But we all know what the AU’s record as to the rule of law is. One only needs to see the support it has given to its own African Court of Justice. An institution conceived decades ago which barely has a functioning secretariat talks of the union of a people committed to the rule of law.


By the way, the President of South Sudan talked of a reformed Kenyan judiciary, we cannot be surprised. With South Sudan still reporting abductions, torture and unlawful detentions, a Supreme Court that delivers its verdict before National TV must be the hallmark of reforms.


But as a nation we still have our problems. We still have Justices being taken before the judicial Service Commission; we still have a Supreme Court that misquotes our own constitution; we still have files that disappear in our registries and many still believe we have many steps to undertake before we say we have a reformed judiciary.











MUBI COLLEGE MASSACRE: A betrayal of hope

In what is an extremely bizzare massacre, 27 students from the Federal Polytechnic Mubi college in Nigeria were massacred 2 days ago in which pleriminary investigations link to forthcoming Campus elections.

This seems to be a graduation of violence means that characterise college elections all over Africa. In Kenya for Example, the immediate former SONU secretary General, Alex Matere was attacked by what has been severally linked to political hooliganism.

Several colleges have closed down due to botched elections, several elections nullified due to fraud and many candidates disqualified for engaging in intimidation and hooliganism.

This tells a sad story about our generation. It tells of a generation that is perfecting the art handed to it by its fathers. A tradition that one can armtwist democracy through violence and terror, that power can be gotten through blood letting and that human life is insignificant as it can be arbitrarily sacrificed to gain power.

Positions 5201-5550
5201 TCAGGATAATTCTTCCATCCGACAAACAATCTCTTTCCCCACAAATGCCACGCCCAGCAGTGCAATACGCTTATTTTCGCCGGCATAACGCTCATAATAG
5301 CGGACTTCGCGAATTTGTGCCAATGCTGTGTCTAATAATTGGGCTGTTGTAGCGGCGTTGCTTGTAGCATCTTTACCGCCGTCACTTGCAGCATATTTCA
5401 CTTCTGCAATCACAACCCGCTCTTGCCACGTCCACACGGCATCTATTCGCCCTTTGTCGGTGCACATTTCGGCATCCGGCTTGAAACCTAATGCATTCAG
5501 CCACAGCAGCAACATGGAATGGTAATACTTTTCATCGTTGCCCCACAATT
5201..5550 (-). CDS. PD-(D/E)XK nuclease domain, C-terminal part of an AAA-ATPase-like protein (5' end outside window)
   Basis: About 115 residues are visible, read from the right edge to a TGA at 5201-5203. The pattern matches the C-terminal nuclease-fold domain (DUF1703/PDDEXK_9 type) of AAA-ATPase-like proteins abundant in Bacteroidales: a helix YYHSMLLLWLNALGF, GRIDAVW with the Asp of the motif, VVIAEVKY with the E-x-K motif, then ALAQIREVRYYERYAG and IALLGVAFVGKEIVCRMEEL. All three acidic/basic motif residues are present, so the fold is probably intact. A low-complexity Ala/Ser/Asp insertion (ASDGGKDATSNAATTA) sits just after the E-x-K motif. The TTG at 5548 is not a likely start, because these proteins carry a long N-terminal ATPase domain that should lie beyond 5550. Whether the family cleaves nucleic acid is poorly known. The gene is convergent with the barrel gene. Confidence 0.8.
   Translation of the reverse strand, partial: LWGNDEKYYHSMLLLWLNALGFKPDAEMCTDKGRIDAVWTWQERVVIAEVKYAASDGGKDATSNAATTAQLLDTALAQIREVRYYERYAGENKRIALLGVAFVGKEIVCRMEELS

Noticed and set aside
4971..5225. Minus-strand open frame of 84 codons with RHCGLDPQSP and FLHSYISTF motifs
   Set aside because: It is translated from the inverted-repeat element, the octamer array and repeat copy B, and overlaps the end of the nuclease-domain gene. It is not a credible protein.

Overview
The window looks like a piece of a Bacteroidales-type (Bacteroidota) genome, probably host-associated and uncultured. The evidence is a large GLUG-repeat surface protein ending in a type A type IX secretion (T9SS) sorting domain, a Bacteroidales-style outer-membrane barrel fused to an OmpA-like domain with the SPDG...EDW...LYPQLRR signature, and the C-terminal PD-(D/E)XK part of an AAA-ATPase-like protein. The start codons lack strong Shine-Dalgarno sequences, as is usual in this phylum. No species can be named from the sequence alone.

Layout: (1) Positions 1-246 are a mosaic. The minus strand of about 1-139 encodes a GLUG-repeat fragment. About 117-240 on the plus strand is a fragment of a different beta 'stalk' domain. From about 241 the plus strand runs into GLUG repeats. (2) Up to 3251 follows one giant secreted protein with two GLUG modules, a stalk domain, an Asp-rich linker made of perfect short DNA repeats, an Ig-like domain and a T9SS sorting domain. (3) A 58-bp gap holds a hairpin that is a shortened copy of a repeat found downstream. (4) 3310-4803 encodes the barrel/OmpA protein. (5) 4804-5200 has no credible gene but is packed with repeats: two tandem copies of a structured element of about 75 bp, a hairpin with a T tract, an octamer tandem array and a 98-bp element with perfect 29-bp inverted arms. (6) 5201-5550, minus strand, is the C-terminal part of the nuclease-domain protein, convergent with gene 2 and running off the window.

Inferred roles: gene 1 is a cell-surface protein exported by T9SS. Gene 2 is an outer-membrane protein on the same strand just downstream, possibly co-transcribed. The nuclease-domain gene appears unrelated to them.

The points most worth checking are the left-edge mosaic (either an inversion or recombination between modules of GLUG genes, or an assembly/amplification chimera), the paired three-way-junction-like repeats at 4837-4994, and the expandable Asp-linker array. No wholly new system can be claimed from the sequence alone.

In Kenya, ethnicty continues to get root n college politics. Electioneering seasons see mushrooming of ethnic cohorts, not to celebrate the beauty of diversty but as bargaining schemes for power. This is what refelcets itself on a national scale with such perfect resembalnce.

It is even worrying that many college student leaders find themselves in national politics. In Kenya for instance, Several minsters and other prominent leaders had stints at college politics. Hon. James Orengo, Anyang’ Nyongo, kabando wa Kabando, William Ruto and many others.

If it is this same translation that we will see in the coming decade, then the political future of our countries is bleak. Africa will then have to contend with the same problems of ruthlessness, hoolignains and negation of the sovereign right of people to choice.

I urge those of my generation to continually exercise tolerance, to continually be able to know that just as we are entitled to choice so is everyone else. We are a people bound in the same skin, faced by the same challenges, inspired by the same hopes. It is inexcusable for this continent to loose 25 young Nigerians whose contribution to the world would certainly have been great.

And as Kenya heads to election, political interests will start to infiltrate our colleges. As young scholars, we know that sensationalism, regionalism, tribalism and intolerance is what has costed our country its hope. We cannot afford its continuance, we cannot afford its perpetuation and we must fight for its termination.

We have a chance of exerising knolwldgebale democracy. Where our vote is founded on conviction and concern for ourselves and our collective growth.

I mourn the 27 young Nigerians. I urge speedy investigations and prosecutions.

May God bless Africa. May God bless Kenya.

Lone Felix

Personal Statement